A Female Soccer Player Says She ‘Definitely’ Could Play In The NFL. No, She Definitely Couldn't.

At the same time that two professional football players leave the sport in the prime of their careers because their bodies can't handle the abuse anymore, a woman is planning her grand entrance. U.S. women's national soccer team star Carli Lloyd — a 140-pound, 38-year-old female — says she is considering allegedly serious offers from various NFL teams. These offers were supposedly prompted by a viral video of Lloyd successfully completing a 55-yard field goal at a Philadelphia Eagles practice. With one good field goal under her belt, she feels ready to jump into a sport where the average player outweighs her by 100 pounds and stands about five inches taller. Despite that significant disadvantage, Lloyd says she "definitely could" compete in the league.
Leftist media have predictably gushed over this news. ThinkProgress proclaimedthat a female field goal kicker "would be representing women everywhere who are trying to break through barriers." The Washington Post hailed Lloyd's "brawny confidence." The Guardian excitedly wondered whether the soccer player might finally break the "glass ceiling" that has heretofore prevented women from suiting up on game day. To that point, Lloyd would certainly break something on an NFL field — but it won't be any ceiling.
Of course, we should stipulate that converting a field goal on a practice field doesn't make you NFL material any more than a hole-in-one in mini-golf makes you a candidate for the PGA Tour. You have to do it with shoulder pads and a helmet, a game clock winding down, 70,000 fans watching, and — most importantly — 11 absurdly fast and extravagantly muscled defenders rushing toward you at a literal breakneck speed.
Speaking of breaking necks, that would be the most likely fate of the first female NFL player. It seems sadly inevitable that the league will eventually cave to P.C. pressure (as it has a tendency to do) and force some poor team to put a woman on its active roster. In our enlightened area, we just cannot allow professional football to remain the exclusive province of men. But I hope for Lloyd's sake that — despite her wishes — she is not the lamb sacrificed on this particular altar of wokeness.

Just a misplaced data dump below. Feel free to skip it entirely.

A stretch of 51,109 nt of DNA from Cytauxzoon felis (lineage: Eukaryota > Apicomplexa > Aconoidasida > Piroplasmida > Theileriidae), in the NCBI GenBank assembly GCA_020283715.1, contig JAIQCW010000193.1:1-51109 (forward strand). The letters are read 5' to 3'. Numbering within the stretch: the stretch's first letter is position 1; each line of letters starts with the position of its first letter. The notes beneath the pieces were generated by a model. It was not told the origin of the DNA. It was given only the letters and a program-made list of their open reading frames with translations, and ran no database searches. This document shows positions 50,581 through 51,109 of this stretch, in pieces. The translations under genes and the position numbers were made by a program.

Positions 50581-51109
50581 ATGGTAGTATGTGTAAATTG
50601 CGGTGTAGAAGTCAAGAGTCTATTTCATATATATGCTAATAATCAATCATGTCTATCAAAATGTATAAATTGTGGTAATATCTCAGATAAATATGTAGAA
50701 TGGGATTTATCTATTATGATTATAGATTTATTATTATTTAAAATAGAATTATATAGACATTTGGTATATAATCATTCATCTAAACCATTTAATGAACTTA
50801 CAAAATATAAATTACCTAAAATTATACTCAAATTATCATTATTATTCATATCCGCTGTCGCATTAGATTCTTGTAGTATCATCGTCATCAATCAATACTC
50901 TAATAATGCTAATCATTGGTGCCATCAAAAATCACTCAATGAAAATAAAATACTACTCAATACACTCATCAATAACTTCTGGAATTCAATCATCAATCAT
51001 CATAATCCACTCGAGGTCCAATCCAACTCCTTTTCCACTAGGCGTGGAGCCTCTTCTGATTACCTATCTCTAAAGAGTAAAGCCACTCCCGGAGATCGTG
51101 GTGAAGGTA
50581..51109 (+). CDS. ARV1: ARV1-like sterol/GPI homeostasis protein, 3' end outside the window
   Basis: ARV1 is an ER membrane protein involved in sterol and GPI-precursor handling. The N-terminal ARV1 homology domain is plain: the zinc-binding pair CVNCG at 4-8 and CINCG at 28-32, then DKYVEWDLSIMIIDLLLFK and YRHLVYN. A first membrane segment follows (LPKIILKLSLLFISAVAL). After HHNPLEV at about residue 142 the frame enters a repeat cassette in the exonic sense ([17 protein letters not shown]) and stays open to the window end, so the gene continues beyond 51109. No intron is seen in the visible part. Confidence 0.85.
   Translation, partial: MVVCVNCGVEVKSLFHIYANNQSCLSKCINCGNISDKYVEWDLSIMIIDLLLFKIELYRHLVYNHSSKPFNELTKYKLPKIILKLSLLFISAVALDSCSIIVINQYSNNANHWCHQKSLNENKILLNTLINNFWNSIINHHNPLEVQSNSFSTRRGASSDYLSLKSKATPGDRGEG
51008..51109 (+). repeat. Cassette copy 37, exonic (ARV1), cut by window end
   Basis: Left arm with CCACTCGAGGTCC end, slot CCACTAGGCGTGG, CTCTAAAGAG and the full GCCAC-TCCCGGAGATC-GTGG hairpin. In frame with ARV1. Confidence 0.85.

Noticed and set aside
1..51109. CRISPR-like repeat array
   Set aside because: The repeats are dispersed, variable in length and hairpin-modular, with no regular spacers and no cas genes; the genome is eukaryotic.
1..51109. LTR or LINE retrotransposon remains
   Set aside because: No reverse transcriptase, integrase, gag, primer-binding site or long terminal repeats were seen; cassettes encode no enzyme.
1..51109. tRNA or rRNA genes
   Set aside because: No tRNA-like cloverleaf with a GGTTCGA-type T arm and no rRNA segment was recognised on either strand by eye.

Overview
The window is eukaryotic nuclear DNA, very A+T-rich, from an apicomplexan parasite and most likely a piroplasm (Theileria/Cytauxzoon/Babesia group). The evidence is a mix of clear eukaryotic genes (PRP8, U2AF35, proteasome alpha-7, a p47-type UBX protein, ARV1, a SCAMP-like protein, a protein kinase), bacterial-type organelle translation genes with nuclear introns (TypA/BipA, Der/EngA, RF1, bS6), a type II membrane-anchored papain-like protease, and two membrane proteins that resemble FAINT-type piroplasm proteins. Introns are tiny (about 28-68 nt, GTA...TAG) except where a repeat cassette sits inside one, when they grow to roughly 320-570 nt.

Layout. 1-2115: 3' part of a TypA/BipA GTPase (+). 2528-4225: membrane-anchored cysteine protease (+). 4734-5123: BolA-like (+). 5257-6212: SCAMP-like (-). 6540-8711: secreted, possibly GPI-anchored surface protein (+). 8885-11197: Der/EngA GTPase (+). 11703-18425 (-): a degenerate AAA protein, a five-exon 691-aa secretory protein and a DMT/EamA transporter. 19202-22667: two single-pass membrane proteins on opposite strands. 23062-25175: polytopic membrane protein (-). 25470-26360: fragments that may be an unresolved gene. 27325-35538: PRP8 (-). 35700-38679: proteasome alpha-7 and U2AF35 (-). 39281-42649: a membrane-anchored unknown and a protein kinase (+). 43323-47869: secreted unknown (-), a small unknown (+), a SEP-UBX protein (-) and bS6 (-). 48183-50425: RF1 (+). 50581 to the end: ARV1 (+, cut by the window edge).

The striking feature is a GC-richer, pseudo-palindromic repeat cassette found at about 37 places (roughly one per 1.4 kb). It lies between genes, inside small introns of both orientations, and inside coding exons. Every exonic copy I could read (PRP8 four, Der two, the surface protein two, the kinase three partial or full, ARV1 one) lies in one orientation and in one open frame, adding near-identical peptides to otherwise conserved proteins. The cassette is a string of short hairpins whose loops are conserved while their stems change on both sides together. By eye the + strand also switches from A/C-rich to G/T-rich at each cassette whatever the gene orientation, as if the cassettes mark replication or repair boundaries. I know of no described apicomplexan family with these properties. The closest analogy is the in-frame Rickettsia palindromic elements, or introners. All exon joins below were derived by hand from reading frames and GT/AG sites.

Kickers might not absorb as much contact as running backs and linebackers, but they wear pads for a reason. Kickers can get flattened during blocked kicks and while trying to tackle someone who recovers a blocked kick. Kickers can get dog-piled on a fumbled snap. Kickers can get pancaked by hard blocks during kick returns. In all of these cases, the people delivering the abuse are big, strong, nasty men who hit other big, strong, nasty men for a living. All the girl power in the world can't compensate for the fact that a woman's body simply isn't built to withstand these collisions. Men's bodies are hardly built for it, either, which is why NFL players often end up hobbled and brain-damaged. But they can at least survive it. For a time, anyway. Carli Lloyd cannot.
Am I saying that Lloyd is weaker, slower, and more fragile just because she's a woman? Yes, that's precisely what I'm saying. And one full speed encounter with a 275-pound blocker on a kick return would be enough to prove the point convincingly — and maybe fatally. God help the woman who must suffer that fate just to demonstrate the flaws in modern feminist doctrine.
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